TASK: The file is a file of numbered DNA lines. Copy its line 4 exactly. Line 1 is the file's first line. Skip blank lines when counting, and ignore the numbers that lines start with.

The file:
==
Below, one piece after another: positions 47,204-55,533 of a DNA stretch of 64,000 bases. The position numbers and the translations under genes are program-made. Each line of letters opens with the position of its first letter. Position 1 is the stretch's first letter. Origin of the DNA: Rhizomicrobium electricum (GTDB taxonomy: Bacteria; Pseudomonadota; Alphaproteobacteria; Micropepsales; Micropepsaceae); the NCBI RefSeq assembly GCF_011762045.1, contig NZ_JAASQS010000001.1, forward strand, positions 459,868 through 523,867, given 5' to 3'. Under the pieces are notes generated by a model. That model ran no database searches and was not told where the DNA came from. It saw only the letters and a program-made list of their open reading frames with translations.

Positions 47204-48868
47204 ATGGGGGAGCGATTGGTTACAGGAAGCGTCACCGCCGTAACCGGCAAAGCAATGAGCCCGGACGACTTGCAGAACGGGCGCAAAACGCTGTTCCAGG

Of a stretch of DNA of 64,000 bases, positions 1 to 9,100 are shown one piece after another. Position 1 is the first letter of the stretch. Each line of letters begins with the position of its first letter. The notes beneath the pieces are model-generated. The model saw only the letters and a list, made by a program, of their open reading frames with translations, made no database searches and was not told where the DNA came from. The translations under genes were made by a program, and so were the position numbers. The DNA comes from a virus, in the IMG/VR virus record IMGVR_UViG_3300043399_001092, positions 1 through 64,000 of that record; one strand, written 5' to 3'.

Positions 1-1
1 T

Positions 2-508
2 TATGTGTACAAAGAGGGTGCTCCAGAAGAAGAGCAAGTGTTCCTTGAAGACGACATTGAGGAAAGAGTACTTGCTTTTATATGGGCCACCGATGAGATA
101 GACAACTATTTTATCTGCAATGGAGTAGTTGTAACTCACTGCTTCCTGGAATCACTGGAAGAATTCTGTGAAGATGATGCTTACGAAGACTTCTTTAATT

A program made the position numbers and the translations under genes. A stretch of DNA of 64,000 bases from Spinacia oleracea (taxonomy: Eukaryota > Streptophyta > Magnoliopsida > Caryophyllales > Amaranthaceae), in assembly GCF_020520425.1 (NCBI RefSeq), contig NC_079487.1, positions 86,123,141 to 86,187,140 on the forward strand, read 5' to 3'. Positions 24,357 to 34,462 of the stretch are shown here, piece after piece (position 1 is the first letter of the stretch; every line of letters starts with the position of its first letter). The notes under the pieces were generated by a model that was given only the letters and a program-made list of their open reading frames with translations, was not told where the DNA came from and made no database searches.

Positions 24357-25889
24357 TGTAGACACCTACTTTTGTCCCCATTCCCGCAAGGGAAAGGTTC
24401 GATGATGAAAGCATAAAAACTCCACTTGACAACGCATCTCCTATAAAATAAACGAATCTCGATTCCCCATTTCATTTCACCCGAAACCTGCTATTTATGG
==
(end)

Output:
Of a stretch of DNA of 64,000 bases, positions 1 to 9,100 are shown one piece after another. Position 1 is the first letter of the stretch. Each line of letters begins with the position of its first letter. The notes beneath the pieces are model-generated. The model saw only the letters and a list, made by a program, of their open reading frames with translations, made no database searches and was not told where the DNA came from. The translations under genes were made by a program, and so were the position numbers. The DNA comes from a virus, in the IMG/VR virus record IMGVR_UViG_3300043399_001092, positions 1 through 64,000 of that record; one strand, written 5' to 3'.